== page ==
2. April 2011 was the 4th warmest on record globally (GISS)

    3. The near record recent gulf SSTs contributed to the storm activity, at least with extreme precipitation, which is very likely due in part to the long-term increase in global mean temperature.

    There’s some indication that there’s more tornado activity in the U.S. during la Nina years. But this isn’t your grandfather’s la Nina. Global mean temperature during la Nina years have been trending upward.

  6. Merrelyn Emery says:

    I think sarcasm is exactly the right note to hit now seeing as how we have known for how many years that this was going to happen, ME

  7. prokaryotes says:

    Rightnow, user at discuss another violent tornado outbreak based on the weather/climate instruments of the US weather services, as it were predicted earlier. The people who call for budget cuts, should really reconsider …

    308. TropicalAnalystwx13 9:04 PM GMT on May 24, 2011 “There is almost no doubt in my mind that this is….an EF-5. According to radar, this tornado surpasses wind speeds of 200 mph.”

  8. prokaryotes says:

    Live streaming, of the tornado outbreaks now. “Things are off the charts ..”

  9. Christiane says:

    “How precisely to you acclimatize yourself to a climate that is always changing?”

    Some say we should just find a new planet to live on. But as my husband says,

    “Earth: Its cheaper to keep her.”

  10. Leif says:

    Today the “Cliff Mass weather blog” has an informative tutorial on tornados.

    The increase latent heat associated with the added moisture of the warmer Gulf waters could easily be intensifying the storm cells thus intensifying the tornados themselves. There are, as noted, many causes to tornados and thou the adage “climate trains the fighter, weather throws the punches” is true, it is also true that a well fed and trained fighter throws a harder punch. Now-a-days all weather has an element of climate change embedded.

  11. Ominous Clouds Overhead says:

    #8 prokaryotes – thanks for the live streaming link. Things are pretty scary out there in OK.

    “An absolute hurricane of a tornado.”

    Glad I’m not in tornado country.

  12. Michael Tucker says:

    I wonder if the folks of Joplin or Alabama or Texas know about the “…link between climate change and extreme weather, including tornadoes.” It would be wonderful if we really did finally have a ‘grown-up discussion’ about GHG emissions, climate change, annual climate catastrophes (not just the ones in the US) and what we need to do about it now.

    Or, will it end up like the exchange between MSNBC’s Tamron Hall and Dr Howard Bluestein, meteorology professor at the University of Oklahoma, on News Nation from 5/23/11:
    TAMRON HALL: What about climate change? You have many people who see these severe storms, and not just the tornados, but the strength of hurricanes and even severe storms, we’re getting hail and high winds right now from Texas, I believe, all the way through the Midwest. Is this a result of climate change or an effect of climate change?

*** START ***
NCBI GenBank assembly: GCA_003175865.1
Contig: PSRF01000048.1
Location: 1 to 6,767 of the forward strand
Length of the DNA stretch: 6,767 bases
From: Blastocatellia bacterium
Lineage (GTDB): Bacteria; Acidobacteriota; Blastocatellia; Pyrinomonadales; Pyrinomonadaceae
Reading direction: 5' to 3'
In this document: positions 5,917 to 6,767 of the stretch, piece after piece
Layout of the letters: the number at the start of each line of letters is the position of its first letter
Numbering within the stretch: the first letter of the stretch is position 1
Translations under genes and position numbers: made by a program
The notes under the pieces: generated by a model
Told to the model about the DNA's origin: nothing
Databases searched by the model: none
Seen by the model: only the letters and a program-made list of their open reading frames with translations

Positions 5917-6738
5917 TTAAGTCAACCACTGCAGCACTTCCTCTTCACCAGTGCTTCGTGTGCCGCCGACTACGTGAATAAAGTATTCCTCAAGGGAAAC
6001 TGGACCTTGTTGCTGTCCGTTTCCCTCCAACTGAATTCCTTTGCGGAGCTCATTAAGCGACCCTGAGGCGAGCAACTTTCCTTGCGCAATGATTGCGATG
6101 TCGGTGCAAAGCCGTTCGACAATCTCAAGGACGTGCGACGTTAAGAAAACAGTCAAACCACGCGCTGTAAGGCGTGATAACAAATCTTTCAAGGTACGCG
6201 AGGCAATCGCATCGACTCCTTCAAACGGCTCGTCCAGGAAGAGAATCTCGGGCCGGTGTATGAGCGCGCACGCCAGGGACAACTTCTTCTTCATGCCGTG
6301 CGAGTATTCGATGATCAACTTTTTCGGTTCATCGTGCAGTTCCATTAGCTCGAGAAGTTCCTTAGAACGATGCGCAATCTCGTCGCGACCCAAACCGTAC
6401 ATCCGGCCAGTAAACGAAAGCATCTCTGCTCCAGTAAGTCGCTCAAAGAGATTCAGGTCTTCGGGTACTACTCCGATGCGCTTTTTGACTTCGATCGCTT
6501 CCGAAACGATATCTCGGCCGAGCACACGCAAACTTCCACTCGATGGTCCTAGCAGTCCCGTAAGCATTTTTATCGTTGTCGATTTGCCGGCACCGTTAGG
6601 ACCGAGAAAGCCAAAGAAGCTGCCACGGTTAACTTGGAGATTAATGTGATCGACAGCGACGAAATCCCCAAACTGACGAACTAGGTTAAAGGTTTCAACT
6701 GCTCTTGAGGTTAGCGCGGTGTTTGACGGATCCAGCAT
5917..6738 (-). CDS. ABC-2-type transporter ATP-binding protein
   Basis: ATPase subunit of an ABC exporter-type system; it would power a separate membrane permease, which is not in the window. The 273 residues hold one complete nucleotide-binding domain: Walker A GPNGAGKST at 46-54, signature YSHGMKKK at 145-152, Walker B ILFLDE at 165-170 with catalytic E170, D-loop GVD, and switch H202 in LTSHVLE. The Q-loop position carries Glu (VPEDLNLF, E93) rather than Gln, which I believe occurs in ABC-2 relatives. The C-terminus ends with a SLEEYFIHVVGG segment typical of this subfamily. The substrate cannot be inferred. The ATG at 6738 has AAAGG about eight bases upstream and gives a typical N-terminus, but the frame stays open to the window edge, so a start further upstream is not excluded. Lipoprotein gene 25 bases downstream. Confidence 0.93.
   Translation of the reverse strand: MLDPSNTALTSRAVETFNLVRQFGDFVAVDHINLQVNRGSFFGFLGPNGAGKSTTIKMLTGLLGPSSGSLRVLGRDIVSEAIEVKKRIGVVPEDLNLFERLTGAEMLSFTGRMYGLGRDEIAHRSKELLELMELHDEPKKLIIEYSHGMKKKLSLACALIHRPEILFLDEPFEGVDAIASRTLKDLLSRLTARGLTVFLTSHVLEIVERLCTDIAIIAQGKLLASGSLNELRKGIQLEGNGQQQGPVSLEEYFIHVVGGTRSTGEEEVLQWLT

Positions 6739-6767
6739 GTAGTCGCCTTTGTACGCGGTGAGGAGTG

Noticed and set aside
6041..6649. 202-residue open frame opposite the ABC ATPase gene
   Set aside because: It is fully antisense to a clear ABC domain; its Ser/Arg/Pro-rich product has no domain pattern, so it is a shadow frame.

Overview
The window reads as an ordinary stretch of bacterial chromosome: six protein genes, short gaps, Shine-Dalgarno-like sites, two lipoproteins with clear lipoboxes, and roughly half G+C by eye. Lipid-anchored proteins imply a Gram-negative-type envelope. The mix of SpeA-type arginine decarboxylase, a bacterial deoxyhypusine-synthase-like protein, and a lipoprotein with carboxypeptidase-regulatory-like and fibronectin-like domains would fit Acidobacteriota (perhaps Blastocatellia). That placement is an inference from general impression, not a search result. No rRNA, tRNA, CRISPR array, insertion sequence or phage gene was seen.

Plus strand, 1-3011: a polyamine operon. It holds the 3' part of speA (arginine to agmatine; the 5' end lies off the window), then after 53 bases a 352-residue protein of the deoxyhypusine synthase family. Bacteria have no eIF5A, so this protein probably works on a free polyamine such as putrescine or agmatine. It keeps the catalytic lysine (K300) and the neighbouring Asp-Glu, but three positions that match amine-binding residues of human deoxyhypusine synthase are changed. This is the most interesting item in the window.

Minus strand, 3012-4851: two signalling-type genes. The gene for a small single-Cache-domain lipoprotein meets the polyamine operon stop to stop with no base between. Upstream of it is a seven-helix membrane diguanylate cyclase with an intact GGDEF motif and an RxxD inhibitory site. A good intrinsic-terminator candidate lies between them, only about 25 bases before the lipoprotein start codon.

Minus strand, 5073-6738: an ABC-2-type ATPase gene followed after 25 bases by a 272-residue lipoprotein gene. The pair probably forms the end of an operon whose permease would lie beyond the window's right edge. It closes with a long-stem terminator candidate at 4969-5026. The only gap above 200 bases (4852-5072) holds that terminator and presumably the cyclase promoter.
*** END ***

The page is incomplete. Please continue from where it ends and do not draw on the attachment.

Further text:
Dr. HOWARD BLUESTEIN, University of Oklahoma: Well I can’t speak for hurricanes, but for tornadoes and supercells, I don’t think we can prove whether or not the occurrence of all these bad events this year are due to global warming whatsoever. They could be simply due to natural variability. After all, when you think back to some of the other historic events, like April 30 1974, the tornadoes in Missouri in 1953, the tri-state tornadoes back in 1925. If you through the records, you’ll see that every 20, 30, 40 years there are these tremendous widespread outbreaks and some of them occurred long before we were talking about global warming.

    HALL: Alright, Dr. Howard Bluestein, of the University of Oklahoma, where they certainly see their share of tornadoes in that state. Thank you so much, sir.

    Will the folks of Joplin see any mention of climate change as “…putting a political spin on the tragedy?” That is the opinion of Alex Fitzsimmons of the Media Research Center.

    Or will it come down to: we don’t know. That was the opinion expressed in the Detroit Free Press from yesterday:

    “…National Weather Service’s Greg Carbin [said]. Climate change may help explain flooding, and put more moisture in the air to trigger storms, but it’s hard to find correlation between that and what has happened this spring.

    “We just don’t know,” he said.”

    Will the victims begin to demand action to reduce GHG or will they just demand a better early warning system? My feeling is they will demand better sirens and cheaper gas. The typical reaction.

  13. MapleLeaf says:

    The NYC has also been covering this.

    Not looking good for today, large area designated as ‘High Risk’ by the Storm Prediction Center over southern KS and most of OK, with moderate coverage of severe storms east of that. They are cautioning that the storms could produce violent tornadoes and giant hail.

    Another large area with Moderate coverage of severe storms tomorrow in the Mississippi valley and surroundings. The rain from those storms is not going to help the flooding situation.